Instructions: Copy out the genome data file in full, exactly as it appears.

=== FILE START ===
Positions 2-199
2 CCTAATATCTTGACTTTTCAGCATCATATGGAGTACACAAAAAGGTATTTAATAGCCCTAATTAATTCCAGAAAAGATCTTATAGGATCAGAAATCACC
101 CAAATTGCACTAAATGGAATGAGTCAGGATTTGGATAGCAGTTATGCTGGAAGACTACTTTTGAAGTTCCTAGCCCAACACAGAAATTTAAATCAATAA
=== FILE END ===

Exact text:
Positions 2-199
2 CCTAATATCTTGACTTTTCAGCATCATATGGAGTACACAAAAAGGTATTTAATAGCCCTAATTAATTCCAGAAAAGATCTTATAGGATCAGAAATCACC
101 CAAATTGCACTAAATGGAATGAGTCAGGATTTGGATAGCAGTTATGCTGGAAGACTACTTTTGAAGTTCCTAGCCCAACACAGAAATTTAAATCAATAA